Ouch. I outlined my original objections here and here. What's concerned me lately, however, is the notion that the LA Times has now become invested in advocating for VA teacher assessments; how are they supposed to report objectively on the issue when they have both a journalistic and economic interest in supporting VA assessment?
Which is why I find the LA Times' reporters answers to questions posed by Jay Matthews of the Washington Post so troubling:
There has been much debate about the reliability of value-added approaches, and there are ample ways to show it is a far from perfect measure. But shouldn’t we really be comparing it to the status quo for the vast majority of school districts – occasional, pre-announced and subjectively evaluated classroom visits, once every few years? And what of the reliability of some of the other “multiple measures” everyone agrees should be a component of teacher evaluations? What is the “error rate” of parent and student surveys, portfolio reviews, and the various observation rubrics? The answer: nobody knows. That’s why the Gates Foundation is spending millions to test them, using value-add as a baseline. When compared to these other largely unstudied measures of teacher effectiveness, experts tell us value-added vaults to the top of the class.Are these guys journalists or have they taken jobs with the Gates Foundation? They are advocating a position that has many serious critics, including Bruce Baker and Daniel Willingham. How can this paper possibly claim to be able to adequately report on this debate when they have already staked out a position - a position they are making money with?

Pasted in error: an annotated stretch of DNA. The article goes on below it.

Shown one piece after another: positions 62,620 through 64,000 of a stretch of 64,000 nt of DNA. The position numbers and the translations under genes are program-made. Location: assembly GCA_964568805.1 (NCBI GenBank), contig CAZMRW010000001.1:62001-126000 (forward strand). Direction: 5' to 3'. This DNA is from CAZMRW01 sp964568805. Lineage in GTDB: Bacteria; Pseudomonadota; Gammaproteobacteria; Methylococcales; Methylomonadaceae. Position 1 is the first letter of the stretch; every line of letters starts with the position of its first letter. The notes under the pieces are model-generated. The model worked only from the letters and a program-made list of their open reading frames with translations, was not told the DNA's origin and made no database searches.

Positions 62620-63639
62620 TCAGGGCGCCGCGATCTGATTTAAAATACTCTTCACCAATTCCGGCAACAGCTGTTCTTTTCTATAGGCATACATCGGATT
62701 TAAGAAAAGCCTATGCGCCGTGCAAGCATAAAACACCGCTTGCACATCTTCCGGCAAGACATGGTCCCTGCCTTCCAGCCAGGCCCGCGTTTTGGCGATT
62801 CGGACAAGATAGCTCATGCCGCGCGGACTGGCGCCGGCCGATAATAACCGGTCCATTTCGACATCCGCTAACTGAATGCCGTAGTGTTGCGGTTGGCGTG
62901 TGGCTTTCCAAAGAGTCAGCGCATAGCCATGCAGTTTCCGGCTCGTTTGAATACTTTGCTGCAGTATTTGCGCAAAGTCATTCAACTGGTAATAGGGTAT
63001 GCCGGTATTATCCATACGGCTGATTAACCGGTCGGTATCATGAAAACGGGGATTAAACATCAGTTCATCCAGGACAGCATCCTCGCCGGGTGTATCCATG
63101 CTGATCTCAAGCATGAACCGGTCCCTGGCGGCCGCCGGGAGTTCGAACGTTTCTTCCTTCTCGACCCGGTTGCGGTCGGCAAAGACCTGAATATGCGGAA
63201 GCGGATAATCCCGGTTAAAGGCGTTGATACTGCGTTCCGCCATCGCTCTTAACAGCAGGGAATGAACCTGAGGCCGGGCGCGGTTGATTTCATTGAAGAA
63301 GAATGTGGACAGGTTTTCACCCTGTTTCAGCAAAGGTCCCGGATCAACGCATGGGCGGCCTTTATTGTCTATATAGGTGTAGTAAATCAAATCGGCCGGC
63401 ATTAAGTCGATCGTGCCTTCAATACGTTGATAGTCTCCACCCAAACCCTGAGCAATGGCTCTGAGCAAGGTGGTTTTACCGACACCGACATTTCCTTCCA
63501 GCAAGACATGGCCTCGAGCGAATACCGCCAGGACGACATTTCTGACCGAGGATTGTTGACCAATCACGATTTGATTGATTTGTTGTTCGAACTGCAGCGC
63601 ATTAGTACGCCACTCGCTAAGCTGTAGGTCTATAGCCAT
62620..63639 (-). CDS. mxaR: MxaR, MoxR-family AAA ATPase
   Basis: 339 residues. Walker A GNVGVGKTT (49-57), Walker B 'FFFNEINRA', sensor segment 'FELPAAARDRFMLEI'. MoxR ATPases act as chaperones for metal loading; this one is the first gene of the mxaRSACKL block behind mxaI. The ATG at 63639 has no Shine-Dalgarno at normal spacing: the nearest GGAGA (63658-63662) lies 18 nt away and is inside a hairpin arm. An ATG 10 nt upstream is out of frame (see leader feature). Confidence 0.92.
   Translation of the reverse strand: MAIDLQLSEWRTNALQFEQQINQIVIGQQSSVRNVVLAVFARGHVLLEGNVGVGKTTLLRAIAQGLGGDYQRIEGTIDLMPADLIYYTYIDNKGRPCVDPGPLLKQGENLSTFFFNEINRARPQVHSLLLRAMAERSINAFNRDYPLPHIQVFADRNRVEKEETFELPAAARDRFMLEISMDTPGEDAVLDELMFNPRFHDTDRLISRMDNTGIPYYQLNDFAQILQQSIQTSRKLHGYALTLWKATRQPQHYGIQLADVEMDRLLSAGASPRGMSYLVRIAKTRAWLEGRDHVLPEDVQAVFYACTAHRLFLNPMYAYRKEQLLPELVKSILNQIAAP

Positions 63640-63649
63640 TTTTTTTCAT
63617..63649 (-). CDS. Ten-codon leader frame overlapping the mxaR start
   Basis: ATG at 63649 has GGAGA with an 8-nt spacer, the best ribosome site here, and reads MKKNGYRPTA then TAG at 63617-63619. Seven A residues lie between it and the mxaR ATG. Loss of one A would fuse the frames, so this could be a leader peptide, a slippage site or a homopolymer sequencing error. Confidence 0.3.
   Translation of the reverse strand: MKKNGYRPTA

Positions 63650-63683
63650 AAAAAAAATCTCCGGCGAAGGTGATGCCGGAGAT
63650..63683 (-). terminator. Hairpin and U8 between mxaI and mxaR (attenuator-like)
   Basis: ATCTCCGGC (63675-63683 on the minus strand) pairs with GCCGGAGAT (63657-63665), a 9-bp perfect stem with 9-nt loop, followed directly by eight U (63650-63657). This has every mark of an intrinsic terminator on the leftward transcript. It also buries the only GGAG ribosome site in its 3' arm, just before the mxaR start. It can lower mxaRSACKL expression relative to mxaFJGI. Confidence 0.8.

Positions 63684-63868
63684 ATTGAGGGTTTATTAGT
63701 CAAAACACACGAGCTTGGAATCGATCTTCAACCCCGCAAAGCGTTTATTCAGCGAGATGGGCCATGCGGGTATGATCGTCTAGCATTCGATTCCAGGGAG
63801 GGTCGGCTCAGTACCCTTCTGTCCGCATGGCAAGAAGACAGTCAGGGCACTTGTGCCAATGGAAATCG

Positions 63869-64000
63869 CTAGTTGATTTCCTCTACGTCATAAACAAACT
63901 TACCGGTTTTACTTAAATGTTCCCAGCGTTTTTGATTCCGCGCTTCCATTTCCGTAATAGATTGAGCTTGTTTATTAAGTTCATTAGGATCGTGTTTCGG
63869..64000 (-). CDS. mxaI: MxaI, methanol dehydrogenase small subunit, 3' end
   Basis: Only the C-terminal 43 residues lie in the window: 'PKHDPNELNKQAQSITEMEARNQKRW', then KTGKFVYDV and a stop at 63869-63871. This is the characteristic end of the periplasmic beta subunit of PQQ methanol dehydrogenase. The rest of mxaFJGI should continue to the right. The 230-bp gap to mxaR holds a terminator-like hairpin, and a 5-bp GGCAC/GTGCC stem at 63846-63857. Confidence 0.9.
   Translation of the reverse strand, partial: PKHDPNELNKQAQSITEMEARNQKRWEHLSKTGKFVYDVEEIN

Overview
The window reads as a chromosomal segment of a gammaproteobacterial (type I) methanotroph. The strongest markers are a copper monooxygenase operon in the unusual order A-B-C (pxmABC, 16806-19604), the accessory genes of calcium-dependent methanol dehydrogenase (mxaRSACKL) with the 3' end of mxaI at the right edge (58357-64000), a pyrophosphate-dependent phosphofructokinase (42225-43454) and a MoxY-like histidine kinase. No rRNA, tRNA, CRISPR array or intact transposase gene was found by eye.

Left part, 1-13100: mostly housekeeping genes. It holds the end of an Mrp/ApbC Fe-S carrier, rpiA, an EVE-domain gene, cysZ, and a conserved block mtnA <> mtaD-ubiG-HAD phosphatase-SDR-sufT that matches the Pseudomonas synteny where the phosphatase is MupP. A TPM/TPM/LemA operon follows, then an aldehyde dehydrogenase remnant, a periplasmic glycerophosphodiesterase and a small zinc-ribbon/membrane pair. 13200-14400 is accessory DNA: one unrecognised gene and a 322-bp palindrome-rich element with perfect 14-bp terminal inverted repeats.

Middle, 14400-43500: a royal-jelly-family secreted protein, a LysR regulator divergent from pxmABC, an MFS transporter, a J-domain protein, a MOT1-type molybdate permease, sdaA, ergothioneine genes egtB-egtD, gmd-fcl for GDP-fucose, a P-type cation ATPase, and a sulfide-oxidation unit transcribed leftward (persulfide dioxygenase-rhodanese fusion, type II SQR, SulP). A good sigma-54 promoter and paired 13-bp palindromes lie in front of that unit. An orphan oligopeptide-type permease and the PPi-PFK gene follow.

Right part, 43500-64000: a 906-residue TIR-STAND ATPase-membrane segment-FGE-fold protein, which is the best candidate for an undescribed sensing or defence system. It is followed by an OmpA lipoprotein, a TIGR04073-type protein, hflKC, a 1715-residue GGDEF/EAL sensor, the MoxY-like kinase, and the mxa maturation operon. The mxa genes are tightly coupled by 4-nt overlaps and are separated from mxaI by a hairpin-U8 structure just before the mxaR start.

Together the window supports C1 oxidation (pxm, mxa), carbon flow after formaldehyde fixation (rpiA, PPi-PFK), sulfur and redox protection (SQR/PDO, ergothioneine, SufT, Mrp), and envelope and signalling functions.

Fellas, either advocate for VA assessment or report on the issue: you can't do both.